Now that Georgia is one step closer to providing patients with safe, reliable access to medical cannabis oil, many hope the next step will be expanding the law to include different forms, more methods of delivery, and higher potency options.
The parents of 15-year-old David Brill spent almost a week in jail. Their son was taken away for nine weeks. All because they opted to treat David’s epilepsy with marijuana—in violation of Georgia law—when pharmaceuticals failed.
Now that they’ve had their custody restored, the family is considering leaving the state and moving somewhere more friendly to the therapeutic use of cannabis, Matthew and Suzanne Brill told Marijuana Moment in an interview.
But they’re not abandoning their efforts to promote cannabis reform in Georgia, where smokeable marijuana for medical purposes remains illegal.
“We’re not turning backs on the people in need just because there’s a possibility that we’ll leave with our son so that he can be treated now,” Matthew Brill said. “We’re not going to give up the fight.”
“We’re going to push for legalization in the state of Georgia. It has to happen.”
The Brill family’s situation captured national interest after David was put into protective custody in March. His parents were charged with “reckless conduct” over their decision to treat David’s seizures with cannabis, and they were put in jail for six days. They were able to speak with their son only on a limited basis, during phone calls and short visitations.
David told Marijuana Moment that he was “upset” when he was removed from his parents. He’s feeling better now, but emphasized that he’s now required to treat his condition with the same pharmaceuticals that “almost killed me back in December.”
He also said that, while in protective custody, his health problems were ignored when he reported he “wasn’t feeling well,” and that staff members allowed people to “jump me” during his stay. One staff member threatened physical violence against David while he was experiencing a seizure, Suzanne said.
Suzanne also said that her son was separated from his service dog when he was placed in protective custody. The police department placed the dog “in the pound” because authorities claimed “she was not a real seizure dog,” she said.
— Warriors for David: 71 days of childhood (@Warriors4David) June 23, 2018
At a press conference on May 31, Twiggs County Sheriff Darren Mitchum said that the department acted in David’s best interest by removing him from his parents, arguing that “somebody’s gotta stand up for the child’s welfare.”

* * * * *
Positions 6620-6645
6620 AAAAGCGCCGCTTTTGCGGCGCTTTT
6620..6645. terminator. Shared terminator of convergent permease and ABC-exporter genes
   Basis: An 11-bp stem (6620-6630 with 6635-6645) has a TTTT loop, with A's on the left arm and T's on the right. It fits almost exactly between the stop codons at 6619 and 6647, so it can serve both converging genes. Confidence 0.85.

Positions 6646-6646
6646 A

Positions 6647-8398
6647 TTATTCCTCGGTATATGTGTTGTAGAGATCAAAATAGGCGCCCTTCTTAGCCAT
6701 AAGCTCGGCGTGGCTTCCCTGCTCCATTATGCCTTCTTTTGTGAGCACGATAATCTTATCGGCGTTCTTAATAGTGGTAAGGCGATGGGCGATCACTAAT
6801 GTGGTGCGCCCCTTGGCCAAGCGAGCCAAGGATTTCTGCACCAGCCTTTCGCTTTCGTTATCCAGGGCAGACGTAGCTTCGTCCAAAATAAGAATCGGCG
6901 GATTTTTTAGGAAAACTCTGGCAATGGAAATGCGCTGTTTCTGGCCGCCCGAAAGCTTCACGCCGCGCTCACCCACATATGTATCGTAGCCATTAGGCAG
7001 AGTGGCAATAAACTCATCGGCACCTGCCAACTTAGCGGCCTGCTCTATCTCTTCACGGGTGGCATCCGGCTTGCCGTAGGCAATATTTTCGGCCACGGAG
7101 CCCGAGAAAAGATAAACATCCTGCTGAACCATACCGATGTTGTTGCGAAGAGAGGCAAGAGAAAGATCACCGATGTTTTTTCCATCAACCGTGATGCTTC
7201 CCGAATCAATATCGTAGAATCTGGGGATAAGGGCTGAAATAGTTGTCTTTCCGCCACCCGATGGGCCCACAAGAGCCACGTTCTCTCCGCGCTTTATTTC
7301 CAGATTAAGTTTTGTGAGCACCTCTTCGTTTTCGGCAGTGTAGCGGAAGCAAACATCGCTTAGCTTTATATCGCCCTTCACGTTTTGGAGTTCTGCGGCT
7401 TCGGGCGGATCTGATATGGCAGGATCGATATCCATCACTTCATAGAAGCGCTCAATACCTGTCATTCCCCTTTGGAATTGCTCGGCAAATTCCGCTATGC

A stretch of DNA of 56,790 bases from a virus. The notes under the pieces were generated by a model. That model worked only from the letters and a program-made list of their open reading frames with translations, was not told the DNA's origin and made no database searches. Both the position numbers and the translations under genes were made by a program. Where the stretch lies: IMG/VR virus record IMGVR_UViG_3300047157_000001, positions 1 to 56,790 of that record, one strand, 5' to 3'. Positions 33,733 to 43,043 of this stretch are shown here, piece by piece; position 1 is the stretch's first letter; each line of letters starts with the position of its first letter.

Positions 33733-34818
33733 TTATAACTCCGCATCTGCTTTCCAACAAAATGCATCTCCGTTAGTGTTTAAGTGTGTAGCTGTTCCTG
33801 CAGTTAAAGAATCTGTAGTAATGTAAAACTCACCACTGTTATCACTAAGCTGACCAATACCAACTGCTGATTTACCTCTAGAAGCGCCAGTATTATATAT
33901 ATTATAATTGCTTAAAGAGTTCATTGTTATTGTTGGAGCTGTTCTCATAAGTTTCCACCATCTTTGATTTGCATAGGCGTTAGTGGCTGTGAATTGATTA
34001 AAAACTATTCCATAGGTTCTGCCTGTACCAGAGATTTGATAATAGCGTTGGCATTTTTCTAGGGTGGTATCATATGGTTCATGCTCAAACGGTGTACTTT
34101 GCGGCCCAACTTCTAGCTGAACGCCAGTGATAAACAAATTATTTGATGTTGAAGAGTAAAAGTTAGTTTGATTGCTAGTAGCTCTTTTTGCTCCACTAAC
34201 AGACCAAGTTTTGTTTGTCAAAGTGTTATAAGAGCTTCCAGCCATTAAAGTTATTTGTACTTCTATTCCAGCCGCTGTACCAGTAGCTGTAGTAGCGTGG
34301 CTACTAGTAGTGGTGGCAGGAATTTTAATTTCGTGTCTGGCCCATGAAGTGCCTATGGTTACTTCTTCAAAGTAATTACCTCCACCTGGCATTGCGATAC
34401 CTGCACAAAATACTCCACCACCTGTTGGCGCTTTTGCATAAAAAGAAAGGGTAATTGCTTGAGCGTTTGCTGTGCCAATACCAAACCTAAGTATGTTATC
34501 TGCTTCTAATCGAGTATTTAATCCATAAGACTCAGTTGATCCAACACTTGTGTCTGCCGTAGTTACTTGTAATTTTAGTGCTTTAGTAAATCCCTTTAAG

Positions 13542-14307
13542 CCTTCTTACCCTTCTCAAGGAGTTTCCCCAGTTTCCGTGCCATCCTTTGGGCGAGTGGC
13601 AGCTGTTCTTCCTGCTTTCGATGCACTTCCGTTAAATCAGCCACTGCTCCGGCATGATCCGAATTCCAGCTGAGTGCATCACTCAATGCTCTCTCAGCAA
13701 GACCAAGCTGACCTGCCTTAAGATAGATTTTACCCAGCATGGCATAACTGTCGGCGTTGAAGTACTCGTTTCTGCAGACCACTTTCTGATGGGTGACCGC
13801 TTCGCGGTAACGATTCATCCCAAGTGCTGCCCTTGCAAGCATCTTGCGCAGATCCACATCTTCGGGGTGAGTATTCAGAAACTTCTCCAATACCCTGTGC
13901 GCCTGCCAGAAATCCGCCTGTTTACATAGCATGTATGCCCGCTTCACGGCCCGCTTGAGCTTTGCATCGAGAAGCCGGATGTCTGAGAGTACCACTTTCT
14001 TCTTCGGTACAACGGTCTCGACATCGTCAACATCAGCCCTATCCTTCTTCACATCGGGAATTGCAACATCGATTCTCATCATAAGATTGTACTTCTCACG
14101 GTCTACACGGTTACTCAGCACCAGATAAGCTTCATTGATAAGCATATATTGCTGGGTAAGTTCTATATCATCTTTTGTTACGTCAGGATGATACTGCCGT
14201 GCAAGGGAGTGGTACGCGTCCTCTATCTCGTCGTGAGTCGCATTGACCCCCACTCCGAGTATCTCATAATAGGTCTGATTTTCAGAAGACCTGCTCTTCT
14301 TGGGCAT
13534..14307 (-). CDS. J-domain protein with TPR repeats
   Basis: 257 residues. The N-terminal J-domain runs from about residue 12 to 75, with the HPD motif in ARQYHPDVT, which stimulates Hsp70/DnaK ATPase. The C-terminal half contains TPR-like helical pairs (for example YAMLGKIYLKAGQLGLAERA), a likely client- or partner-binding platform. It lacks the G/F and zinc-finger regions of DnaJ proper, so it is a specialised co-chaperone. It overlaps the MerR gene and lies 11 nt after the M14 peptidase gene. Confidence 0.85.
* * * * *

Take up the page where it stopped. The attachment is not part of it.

Just now, Georgia sheriff defends removing teenager from parent’s custody because they let him smoke marijuana — WHICH HELPED HIS SEIZURES:
“Somebody’s gotta stand up for the child’s welfare.”
But earlier this week, a glimmer of hope: a judge granted a protective order that allowed David to return home under conditions agreed upon by both the Brills and Georgia’s Division of Family and Children Services. Suzanne said she was confident that the criminal case against them will ultimately be dropped.
It’s a bittersweet situation, though. Starting in February, when David started using cannabis to treat his epilepsy with cannabis, he went 71 days without a seizure. Without the plant, the seizures have returned.
By contrast, Suzanne said that within a week of marijuana treatment, David was able to “talk properly,” he was no longer “stumbling over himself” and “every day he was getting better.”
“Within the first week, there was no more of the behavioral problems. My son went 71 days without a single seizure.”
David said that the cannabis enabled him to be a normal 15-year-old. Asked what he’d tell Georgia lawmakers who don’t believe that marijuana is medicine, he said simply: “It worked for me.”
His mother responded to the question more bluntly.
“My message to Georgia lawmakers is get your heads out of your asses. This is something that not only people can use to keep their anxiety low—because everybody on the face of the planet suffers from anxiety—but this is also something that can help so many kids. Get your heads out of your asses and make it legal.”